While Californians are not threatened by the various voter suppression tactics seen in other states, we must remain vigilant. We realize there is always room for improvement and outreach to underserved persons in our communities, including those who have disabilities or do not speak English as a primary language. In addition to supporting measures to restore voting rights to those on parole, there is a continuing need for grassroots efforts to inform and assist those serving time in county jails or on probation, who often believe they are disenfranchised. We will support legislation to improve voting services and seize opportunities to extend voting rights protections that have been curtailed by U.S. Supreme Court decisions.
As we examine voter turnout rates across the state, we can see many opportunities to make the electorate in California more representative of the population as a whole. Voter service work to prepare materials in plain language and address the language needs of our newer voters is a
primary effort in this area, as is an expanded Voter’s Edge. Expanding awareness of the ease of online registration, preregistration for youth 16 and older, and ease of voting by mail are just some ways we can help inform our communities.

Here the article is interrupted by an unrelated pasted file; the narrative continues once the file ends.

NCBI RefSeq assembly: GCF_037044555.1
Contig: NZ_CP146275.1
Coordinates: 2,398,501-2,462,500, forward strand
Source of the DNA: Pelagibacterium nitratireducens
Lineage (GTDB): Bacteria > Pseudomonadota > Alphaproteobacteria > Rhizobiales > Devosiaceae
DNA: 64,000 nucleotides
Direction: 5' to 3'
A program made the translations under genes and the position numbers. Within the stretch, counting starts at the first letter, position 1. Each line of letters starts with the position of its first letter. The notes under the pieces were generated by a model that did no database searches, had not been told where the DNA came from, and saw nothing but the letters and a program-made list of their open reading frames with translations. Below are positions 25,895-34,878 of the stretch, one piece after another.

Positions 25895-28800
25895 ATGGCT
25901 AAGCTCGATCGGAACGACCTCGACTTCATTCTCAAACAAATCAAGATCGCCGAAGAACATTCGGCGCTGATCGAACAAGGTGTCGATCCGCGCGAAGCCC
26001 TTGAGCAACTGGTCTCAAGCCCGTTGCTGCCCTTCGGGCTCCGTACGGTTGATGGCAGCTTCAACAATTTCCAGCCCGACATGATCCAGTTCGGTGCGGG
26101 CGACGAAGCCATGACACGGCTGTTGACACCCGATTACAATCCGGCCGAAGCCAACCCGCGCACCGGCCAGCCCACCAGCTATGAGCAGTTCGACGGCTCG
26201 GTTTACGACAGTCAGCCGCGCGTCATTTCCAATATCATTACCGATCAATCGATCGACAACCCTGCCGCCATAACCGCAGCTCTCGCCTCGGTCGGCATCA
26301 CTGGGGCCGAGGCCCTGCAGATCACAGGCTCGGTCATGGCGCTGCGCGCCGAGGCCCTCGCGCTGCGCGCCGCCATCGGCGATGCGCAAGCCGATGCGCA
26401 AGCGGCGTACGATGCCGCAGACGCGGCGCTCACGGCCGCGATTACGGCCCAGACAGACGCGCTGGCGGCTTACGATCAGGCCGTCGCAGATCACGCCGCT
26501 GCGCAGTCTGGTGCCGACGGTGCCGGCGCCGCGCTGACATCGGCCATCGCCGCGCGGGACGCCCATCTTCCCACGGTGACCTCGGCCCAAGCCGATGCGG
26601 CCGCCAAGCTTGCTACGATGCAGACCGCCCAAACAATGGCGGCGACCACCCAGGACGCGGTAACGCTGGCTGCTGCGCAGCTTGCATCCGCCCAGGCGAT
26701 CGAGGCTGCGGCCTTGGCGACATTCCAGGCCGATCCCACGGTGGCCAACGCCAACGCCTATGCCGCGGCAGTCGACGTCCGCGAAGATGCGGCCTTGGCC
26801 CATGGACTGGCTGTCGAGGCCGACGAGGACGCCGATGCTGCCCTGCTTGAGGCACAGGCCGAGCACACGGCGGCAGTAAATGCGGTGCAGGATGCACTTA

At a time when our national political institutions are under historic levels of stress and scrutiny, many states are moving to expand our democracy by restoring voting rights to people with felony convictions. Building on the momentum of this growing national civil rights movement, Free the Vote California is fighting to pass ACA 6 by Assemblymember Kevin McCarty (D-Sacramento). ACA 6 will restore the right to vote for people on parole in California by placing an initiative on the 2020 ballot to amend the California Constitution.
Currently, nearly 50,000 Californians are unable to participate in local, state, and federal elections because they are on parole. Not only have these individuals finished their sentences, but they are working, paying taxes, and raising families in our communities without the opportunity to help choose the representatives and shape the policies that impact their lives. Like our criminal legal system more broadly, this silencing disproportionately impacts Californians of color. The League of Women Voters of California has been fighting for voting rights for 100 years. We are co-sponsoring ACA 6 because the fight is not over. Mass incarceration disproportionately impacts black and brown Californians -- resulting in a less representative electorate. Extending suffrage to 50,000 Californians on parole, who are living and working in our communities right now, is a moral imperative, sound public policy, and essential to achieving an inclusive democracy.
What can you do to support the Free the Vote Movement?
Tell your elected officials to vote YES on ACA 6 and join our coalition today: initiatejustice.org.